Peter was not the first “pope.” He didn’t have any special primacy or jurisdiction over the other apostles or other early Christians. In fact, he denies this by referring to himself as merely a “fellow presbyter” )1 Peter 5:1) – an office lower than an overseer (bishop). If anything, Paul had a greater authority than Peter.
Although St. Peter never called himself “pope” in Scripture, he did indeed have a special apostolic primacy and jurisdiction. The Scriptural evidence for this is substantial and explicit.
Of the Twelve Apostles, St. Peter is by far the one mentioned most often in Scripture. He appears 195 times. The next most often mentioned Apostle was St. John, who comes in at a whopping 29 times. St. James the Greater is mentioned 19 times, St. Philip 15, and the numbers dwindle rapidly for the others. Does this in itself prove St. Peter’s primacy? No, but it does shed considerable light on his importance. What does that light reveal?
Among other things, we see that when the Twelve Apostles are listed by name (Matt. 10:2-5; Mark 3:16-19; Luke 6:14-17, and Acts 1:13), St. Peter’s name is always first – and Judas Iscariot is always listed dead last. Far more commonly, though, the New Testament refers to simply “Peter and the Twelve,” as if to say that the tempestuous fisherman signified in himself the unity of the whole apostolic college.
There are many other biblical signs of St. Peter’s preeminence among the Apostles. He is the only one who receives a name change from Christ. He was Simon, but Christ calls him “Rock” (Matt. 16:18). Name changes given by God that we read about in Scripture have huge significance and imply an elevation in importance and a special mission given to that person by God (e.g. Abram to Abraham, Jacob to Israel). He is also singled out by Christ to receive the keys of the kingdom of heaven and is promised, “Whatever you (singular) bind on earth will be bound in heaven, and whatever you (singular) bind on earth will be bound in heaven” (Matt. 16:19).
St. Peter is the lone Apostle Christ calls out of the boat to walk on water (Matt, 1:28-29). At the tomb of Christ, St, John waits to allow St. Peter to enter ahead of him (John 20:6). It is to him among the Apostles that God first reveals the Resurrection (Mark 16:7). The risen Christ appears to him first, before the other Apostles (Luke 24:34). Christ preaches the gospel to the crowds from St, Peter’s fishing boat (Luke 5:3). St. Peter is told by Christ, “Simon, Simon, behold Satan has demanded to sift all of you like wheat, but I have prayed that your (singular) faith may not fail. And once you (singular) have turned back, you (singular) must strengthen your brethren” (Luke 22:31-32).
Christ makes St. Peter the shepherd of His Church (John 21:15-17). In Acts 1:13-26, St. Peter leads the other Apostles in choosing Matthias as successor to Judas, and he leads the Apostles in preaching on the day of Pentecost (Acts 2:14). He performs the first Pentecost miracle (Acts 3). He speaks in the name of all the Apostles and for the whole Church when the Twelve are brought before the Sanhedrin for a trial (Acts 4). It is to St, Peter alone that God sends the revelation that gentiles are to be allowed into the Church (Acts 10), and he is the Apostle who first welcomes them into the Church (Acts 11). St. Peter’s dogmatic pronouncement is accepted, and causes all disputes to cease at the Council of Jerusalem (Acts 15). After his conversion and healing from blindness, St. Paul visits St, Peter to have his teachings confirmed by him (Gal. 1:18).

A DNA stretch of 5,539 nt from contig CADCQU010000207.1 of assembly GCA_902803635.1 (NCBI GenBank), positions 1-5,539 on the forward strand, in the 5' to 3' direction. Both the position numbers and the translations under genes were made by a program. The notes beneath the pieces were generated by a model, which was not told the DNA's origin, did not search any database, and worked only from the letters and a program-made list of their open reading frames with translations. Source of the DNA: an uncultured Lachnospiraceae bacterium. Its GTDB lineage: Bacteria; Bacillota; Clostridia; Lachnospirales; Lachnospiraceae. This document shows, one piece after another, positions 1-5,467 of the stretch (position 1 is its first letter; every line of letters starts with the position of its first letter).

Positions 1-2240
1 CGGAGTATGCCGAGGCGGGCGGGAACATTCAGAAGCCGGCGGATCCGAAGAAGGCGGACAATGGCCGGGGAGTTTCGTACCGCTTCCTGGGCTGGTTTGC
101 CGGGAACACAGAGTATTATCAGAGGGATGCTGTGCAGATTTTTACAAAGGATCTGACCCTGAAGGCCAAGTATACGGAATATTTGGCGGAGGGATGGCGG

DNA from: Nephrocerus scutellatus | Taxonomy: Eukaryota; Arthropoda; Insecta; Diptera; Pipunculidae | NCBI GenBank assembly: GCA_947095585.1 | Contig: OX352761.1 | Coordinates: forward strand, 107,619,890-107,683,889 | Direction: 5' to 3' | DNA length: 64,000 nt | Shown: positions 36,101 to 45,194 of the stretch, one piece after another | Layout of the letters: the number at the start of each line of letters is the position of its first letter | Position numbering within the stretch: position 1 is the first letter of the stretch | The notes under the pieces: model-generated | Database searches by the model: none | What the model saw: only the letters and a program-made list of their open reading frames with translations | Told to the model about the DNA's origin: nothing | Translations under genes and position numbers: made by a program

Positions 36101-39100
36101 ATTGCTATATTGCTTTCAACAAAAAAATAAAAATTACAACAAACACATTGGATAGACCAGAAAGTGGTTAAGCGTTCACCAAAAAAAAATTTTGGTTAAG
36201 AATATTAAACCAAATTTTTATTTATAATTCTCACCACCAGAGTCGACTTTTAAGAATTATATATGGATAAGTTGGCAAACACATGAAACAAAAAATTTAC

Having said that, what should we make of St, Peter’s reference to himself in 1 Peter 5:1 as a “fellow presbyter”? Does this signal that he was unaware of his special role as chief of the Apostles? The answer is found in the same passage, “Clothe yourselves in humility in your dealings with one another,” he says, “for God opposes the proud but bestows favor on the humble. So humble yourselves under the mighty hand of God, that He may exalt you in due time” (1 Peter 5:5). Since he was cautioning his Christian audience to be humble, it makes perfect sense that he would take his own advice and, setting an example for them, speak of himself in humble terms. And in doing so, he was following Christ’s command, “Whoever wishes to be great among you shall be your servant, whoever wishes to be first among you shall be your slave” (Matt, 20:26-27). But this humility shouldn’t blind us to the substantial body of biblical evidence showing that he did receive a special apostolic preeminence and authority from Christ – evidence that critics of the papacy often ignore or strain to explain away.
St. Paul, like St. Peter was also humble when referring to himself. He was by far the most prominent and prolific New Testament writer, responsible for about half of the New Testament, but he said, “I am the least of the apostles, not fit to be called an apostle, because I persecuted the Church of God” (1 Cor. 15:10), and, “To me the very least of all the holy ones, this grace was given” (Eph, 3:8). On numerous occasions he called himself a mere deacon, the very lowest level of ordained ministry in the Church (cf. 1 Cor. 3:5, 4:1; 2 Cor. 3:6, 6:4, 11:23; Eph. 3:7; Col. 1:23, 25). But clearly, St. Paul had an authority far greater than that of a deacon.
As with St. Peter, these examples of St. Paul’s humility are balanced St. Paul had an authority far greater than that of a right to order you to do what is proper, I rather urge you out of love” (Phil, 8-9), and, “Although we were able to impose our weight as apostles of Christ. Rather, we were gentle among you, as a nursing mother cares for her children” (1 Thess. 2:7).
St. Peter’s calling himself a “fellow presbyter” doesn’t disprove his primacy any more than St. Paul’s habit of calling himself a “deacon” proves he had no authority greater than a deacon’s.
By Patrick Madrid (Envoy Magazine, March/April 1998, p.27)